This week, Brent (and only Brent) answers your questions about table partitioning, best practices for VMware configuration, rebuilding indexes, transitioning from physical SQL failover cluster to VMware or Hyper-V, database backups, security issues with cross-database chaining, and why you should never use vague adjectives when describing database sizes.
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Office Hours Webcast – 2016-10-19
Brent Ozar: All right. We might as well go ahead and get started. It’s eight minutes after the hour. Now, we’ll start going to the questions, folks. Don’t forget, get your questions in now because we may end up coming fast and furious and I just go first come, first served, so if you get them in later, you probably won’t get caught.
First question is, “We have done the table partitioning, but we did not get the performance. Why?” Yeah. That’s actually really common. Most of the times, when we see partitioning implemented, it makes queries slower rather than faster.
In order for partitioning to make your queries faster, one of two things has to happen. You either have to be loading and deleting your data at the whole partition level. Meaning, like you delete a whole partition at once, you load a whole partition at once, and you don’t have any overlap between the other partitions. If you do that, you can utilize a technique called ‘Sliding window loads’ that you let you load a separate table, and then swap in just one partition. That only makes your loads and deletes faster though. It has nothing to do with SELECT Queries.
That’s the first scenario where partitioning goes faster. The second scenario where partitioning goes faster is when your WHERE Clause in your SELECT Queries, when the WHERE Clause specifies the exact couple of partitioning keys that you use or the one partitioning key that you use so the SQL Server can narrow down your SELECT to just one partition. If SQL Server can’t do partition elimination, then you’re still scanning all of the partitions. It’s not going to be any faster. If you go to ‘Brentozar.com/go/partitioning’, we’ve got a whole series of posts explaining how you can tell whether or not your database makes sense for partitioning or not.
The big clue is if you’re doing OLTP type work, if you’re doing inserts, updates, and deletes of individual rows and your SELECTs, the WHERE clause doesn’t have your partitioning key in it, partitioning is going to make things worse instead of better.
Next up, we have a question that says, “Is there a document that outlines the best practices for VMware configuration for SQL Server?” VMware actually has several, so if you search for ‘VMware SQL Server best practices’ or ‘VMware SQL Server performance tuning’, VMware has put together several documents. The thing is you’ve got to read them with a critical eye because they’re not perfect. For example, VMwares, the last time I looked at their best practices for SQL Server, it advised you to start with single processor VMs and they mean one core. There’s a couple of big problems with this.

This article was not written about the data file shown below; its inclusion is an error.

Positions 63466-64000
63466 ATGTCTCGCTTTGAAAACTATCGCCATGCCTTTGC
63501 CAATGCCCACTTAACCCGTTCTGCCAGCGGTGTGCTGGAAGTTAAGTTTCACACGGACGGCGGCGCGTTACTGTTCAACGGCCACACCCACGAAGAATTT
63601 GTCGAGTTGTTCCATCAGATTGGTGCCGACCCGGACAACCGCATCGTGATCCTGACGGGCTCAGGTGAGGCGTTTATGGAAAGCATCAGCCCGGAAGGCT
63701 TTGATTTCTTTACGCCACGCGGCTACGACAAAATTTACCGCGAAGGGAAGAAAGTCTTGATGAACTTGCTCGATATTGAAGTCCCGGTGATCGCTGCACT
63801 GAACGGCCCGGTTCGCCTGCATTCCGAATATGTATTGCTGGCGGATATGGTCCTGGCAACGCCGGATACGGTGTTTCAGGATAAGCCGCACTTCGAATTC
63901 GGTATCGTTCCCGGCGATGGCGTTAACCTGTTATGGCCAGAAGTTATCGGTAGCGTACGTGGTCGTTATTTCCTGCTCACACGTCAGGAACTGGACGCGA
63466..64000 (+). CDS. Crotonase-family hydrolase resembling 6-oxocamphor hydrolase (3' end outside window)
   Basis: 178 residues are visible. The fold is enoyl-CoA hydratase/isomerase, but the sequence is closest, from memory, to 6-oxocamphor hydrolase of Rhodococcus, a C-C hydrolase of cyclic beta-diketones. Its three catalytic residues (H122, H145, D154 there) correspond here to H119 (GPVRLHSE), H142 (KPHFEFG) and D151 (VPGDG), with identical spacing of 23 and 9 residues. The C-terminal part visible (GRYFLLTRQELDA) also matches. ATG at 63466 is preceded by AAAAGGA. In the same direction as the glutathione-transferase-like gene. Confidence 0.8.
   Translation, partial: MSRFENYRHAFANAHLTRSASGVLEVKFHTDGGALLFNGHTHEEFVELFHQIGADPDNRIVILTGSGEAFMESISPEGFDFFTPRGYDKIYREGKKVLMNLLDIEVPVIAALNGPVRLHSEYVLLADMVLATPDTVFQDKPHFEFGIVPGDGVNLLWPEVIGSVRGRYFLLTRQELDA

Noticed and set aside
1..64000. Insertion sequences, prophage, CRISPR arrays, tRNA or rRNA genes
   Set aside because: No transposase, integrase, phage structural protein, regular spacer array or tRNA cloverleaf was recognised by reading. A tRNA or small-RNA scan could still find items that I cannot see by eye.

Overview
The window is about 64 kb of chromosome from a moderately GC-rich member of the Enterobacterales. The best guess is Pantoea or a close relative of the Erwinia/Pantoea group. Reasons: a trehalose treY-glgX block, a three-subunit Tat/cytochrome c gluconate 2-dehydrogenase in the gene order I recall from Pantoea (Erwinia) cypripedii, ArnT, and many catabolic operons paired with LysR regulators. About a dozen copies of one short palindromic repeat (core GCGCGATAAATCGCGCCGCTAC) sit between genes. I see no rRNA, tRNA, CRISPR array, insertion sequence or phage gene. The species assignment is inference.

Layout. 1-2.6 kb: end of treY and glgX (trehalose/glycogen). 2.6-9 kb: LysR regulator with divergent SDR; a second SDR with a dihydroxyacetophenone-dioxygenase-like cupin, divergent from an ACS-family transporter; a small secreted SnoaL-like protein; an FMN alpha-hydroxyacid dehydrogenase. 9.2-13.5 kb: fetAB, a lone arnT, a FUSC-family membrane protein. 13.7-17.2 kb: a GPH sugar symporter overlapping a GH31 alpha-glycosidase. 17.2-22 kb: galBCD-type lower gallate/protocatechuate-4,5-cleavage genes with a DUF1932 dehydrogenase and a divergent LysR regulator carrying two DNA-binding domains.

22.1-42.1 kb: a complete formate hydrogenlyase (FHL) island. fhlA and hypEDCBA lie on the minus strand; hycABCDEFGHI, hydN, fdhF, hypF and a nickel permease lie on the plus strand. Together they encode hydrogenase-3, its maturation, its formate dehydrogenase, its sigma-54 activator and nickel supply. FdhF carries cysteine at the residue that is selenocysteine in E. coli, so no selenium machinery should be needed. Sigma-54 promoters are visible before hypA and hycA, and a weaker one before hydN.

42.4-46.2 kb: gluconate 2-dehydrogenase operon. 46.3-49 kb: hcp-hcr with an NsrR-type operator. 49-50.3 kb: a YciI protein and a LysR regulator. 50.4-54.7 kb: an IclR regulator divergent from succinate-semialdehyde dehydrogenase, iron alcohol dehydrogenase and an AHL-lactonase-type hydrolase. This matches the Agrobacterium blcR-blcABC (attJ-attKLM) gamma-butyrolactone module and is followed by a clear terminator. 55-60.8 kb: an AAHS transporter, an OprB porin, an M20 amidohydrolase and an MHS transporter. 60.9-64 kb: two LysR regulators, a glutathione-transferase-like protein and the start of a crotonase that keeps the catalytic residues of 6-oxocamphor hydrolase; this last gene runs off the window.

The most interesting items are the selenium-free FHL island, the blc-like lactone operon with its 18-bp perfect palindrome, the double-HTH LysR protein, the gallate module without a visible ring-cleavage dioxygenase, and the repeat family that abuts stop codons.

The first problem is if you’re licensing by VM, the smallest license you can get is four cores. Sure, you can go buy a two core pack of licenses, but the minimum you’re allowed to buy for installation is four cores, so if you’re licensing by the guest, you’re just leaving performance on the floor. The second part to that is I don’t know about you, but I like doing backups. I like doing check DB, and if I’ve only got one core, that can make it very easy for the SQL Server to feel unresponsive or overloaded when I’m trying to do say a transaction log backup which I hope to God is happening on a fairly regular basis. You have to read through these guidelines with a little bit of a critical eye and start asking questions, but they’re a great place to start, so search that just for that on VMware.
Next up, Heather says, “I have a replication question. I’m getting an error about the length of lob data to be replicated exceeds the maximum of 64K, but I’ve already configured max text replication size to negative one. Where else can I look? I’m on 2008 R2.” I actually don’t do any replication work myself at all, so I would hit good, old Books Online.
Then, if you don’t find it in Books Online, watch the slides that are rotating through on the screen. Those of you who are only listening to the podcast, you don’t have this luxury, but there’s a link on there for Stack Exchange. If you go to ‘DBA.Stackexchange.com’, there are several people on there who are great with replication. Tara Kizer, even our own Tara Kizer who’s now on the screen does a lot of replication works or has done a lot of replication work in the past. She can answer questions on there as well.
It’s funny and there are certain black holes in my knowledge area. Replication is a big one. SSIS is a big one as well. CLR is another big one.
Next question, “We have databases created from various master databases”.
Not exactly. They say “We’re looking to move to Amazon RDS. Databases that have the same family GUID isn’t allowed in RDS. Is there any way to change the family GUID?” I’ve never seen that.